Because of the extensive penetration of media into society, and the different purposes and types of information conveyed, there are a number of possible media effects. For the sake of simplicity, these possible media purposes are categorized as those intended to persuade (e.g., advertising, propaganda), inform (e.g., news), or entertain (e.g., narrative television, film). In addition, these effects operate on different aspects of the person, affecting their beliefs (mental association between objects and attributes), attitudes (evaluations of objects), and values (abstract ideals).
Persuasive media effects have often been thought to be powerful. This public belief in massive media effects reached its apex around the time of World Wars I and II, when extensive research was conducted to understand and harness the supposed power of propaganda. Indeed, the power of Adolf Hitler was often used as an example of a strong effect of mass-mediated propaganda. However, the validity of the belief in massive media effects began to be challenged by empirical research. As previous research was analyzed across studies, and new studies were conducted, scientists were finding that persuasive media did not always induce expected attitude change. For example, studies showed that military training films increased knowledge about issues but did not change attitudes (Hovland et al. 1949) and that the impact of media during presidential elections was to reinforce existing attitudes rather than change them (Lazarsfeld et al. 1948).
As scientists further scrutinized the available research, they observed that not only were the expected persuasion effects often not obtained, but the effects were moderated by a number of contextual or situational factors. That is, under certain conditions, mass-mediated persuasive messages might exert relatively strong effects, but under other conditions, those exact same messages might have little or no effect at all. From this observation, more contemporary models of persuasion were developed. These models generally posited a dual route to persuasion. That is, certain conditions, such as message involvement or importance, influenced the processing of the information, which in turn influenced which aspects of the message were attended to (and to what degree), which in turn affected the persuasiveness of the message. Two of the most widely cited models include the Elaboration Likelihood Model (Petty & Cacioppo 1986) and the HeuristicSystematic Model (Chaiken et al. 1989). The dual-process models helped illuminate some of the inconsistent findings in the persuasion literature, including mass media effects.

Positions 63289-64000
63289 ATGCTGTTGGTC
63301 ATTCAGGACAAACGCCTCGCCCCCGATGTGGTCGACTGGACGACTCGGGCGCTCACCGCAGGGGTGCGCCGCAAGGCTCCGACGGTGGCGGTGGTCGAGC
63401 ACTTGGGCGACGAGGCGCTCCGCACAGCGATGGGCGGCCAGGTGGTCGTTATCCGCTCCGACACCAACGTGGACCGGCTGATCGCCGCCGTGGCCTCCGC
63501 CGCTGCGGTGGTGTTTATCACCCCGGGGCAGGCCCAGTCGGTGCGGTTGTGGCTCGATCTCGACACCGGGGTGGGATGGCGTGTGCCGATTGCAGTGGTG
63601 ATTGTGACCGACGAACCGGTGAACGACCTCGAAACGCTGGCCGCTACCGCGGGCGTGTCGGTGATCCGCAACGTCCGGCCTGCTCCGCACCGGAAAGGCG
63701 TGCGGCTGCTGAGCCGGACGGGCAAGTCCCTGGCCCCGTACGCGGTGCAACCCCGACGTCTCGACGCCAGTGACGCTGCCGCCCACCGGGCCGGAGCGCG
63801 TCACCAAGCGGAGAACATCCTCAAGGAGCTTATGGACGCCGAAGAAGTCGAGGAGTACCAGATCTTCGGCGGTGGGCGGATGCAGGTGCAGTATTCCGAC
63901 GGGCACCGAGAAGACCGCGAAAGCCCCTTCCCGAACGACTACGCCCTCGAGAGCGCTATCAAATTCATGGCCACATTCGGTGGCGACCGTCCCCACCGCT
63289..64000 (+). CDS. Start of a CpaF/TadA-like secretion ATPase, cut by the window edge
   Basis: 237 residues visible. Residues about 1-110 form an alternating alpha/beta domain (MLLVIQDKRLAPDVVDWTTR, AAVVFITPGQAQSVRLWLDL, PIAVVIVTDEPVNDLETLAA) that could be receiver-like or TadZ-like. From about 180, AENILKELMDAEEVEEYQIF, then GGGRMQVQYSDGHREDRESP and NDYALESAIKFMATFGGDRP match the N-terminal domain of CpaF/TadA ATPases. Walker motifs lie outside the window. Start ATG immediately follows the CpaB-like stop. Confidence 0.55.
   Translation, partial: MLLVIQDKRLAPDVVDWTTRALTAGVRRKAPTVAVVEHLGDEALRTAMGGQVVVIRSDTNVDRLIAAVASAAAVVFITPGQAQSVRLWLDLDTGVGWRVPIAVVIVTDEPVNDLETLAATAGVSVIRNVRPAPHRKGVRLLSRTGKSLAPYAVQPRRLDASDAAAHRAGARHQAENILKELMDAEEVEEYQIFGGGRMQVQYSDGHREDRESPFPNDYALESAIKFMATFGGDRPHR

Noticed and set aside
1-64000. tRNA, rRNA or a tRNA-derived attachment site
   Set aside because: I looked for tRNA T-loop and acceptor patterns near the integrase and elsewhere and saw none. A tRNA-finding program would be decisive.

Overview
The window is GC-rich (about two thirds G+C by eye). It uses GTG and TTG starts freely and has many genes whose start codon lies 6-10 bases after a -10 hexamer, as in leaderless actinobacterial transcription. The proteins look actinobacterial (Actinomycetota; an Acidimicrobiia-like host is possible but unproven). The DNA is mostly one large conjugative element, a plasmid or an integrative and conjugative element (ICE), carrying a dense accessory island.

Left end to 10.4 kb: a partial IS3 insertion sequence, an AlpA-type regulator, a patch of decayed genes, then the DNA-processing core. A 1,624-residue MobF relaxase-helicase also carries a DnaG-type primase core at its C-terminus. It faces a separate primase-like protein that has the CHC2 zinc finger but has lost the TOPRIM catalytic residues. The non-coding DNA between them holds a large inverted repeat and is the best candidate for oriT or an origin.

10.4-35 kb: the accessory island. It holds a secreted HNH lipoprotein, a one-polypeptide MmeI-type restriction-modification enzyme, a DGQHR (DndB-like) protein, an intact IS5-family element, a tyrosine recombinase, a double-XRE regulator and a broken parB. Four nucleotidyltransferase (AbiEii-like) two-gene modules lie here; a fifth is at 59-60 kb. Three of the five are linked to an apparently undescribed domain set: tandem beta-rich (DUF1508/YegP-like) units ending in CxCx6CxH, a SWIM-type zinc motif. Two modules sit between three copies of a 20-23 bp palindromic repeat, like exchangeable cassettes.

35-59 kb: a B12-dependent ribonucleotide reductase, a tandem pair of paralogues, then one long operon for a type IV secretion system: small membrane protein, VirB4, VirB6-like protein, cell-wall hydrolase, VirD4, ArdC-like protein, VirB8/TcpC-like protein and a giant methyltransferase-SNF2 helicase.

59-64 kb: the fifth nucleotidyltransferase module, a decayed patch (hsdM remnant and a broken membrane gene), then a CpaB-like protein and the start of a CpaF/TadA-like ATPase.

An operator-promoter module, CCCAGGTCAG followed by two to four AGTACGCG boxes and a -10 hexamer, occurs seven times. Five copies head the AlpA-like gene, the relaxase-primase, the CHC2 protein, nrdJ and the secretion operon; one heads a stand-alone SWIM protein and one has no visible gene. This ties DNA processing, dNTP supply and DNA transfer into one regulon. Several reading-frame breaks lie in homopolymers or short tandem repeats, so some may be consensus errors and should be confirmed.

Information media such as news have also been shown to have effects on audience values, attitudes, and beliefs. At the societal level, one of the prominent theories of news media effects is called agenda setting. This theory posits that news does not necessarily tell us what to think, but its power lies in its ability to set the agenda, or tell us what to think about. In other words, news makes certain issues more salient than others through frequency and intensity of coverage, and this process influences audience beliefs about what issues are important.
Although the general point of agenda-setting theory is that the news influences beliefs about the importance of issues, there are other possible indirect effects of extensive news coverage. One is the belief in the prevalence of a problem, and thus corresponding effects on beliefs about the probability of being a victim of a problem. For example, the news media often cover sensational events (e.g., child kidnappings, tainted Halloween candy) extensively. The corresponding impression in news audiences is that these effects occur often, when in fact they are relatively rare. Other studies have provided supporting evidence that exposure to such things as news about crime influences fear and concern about crime.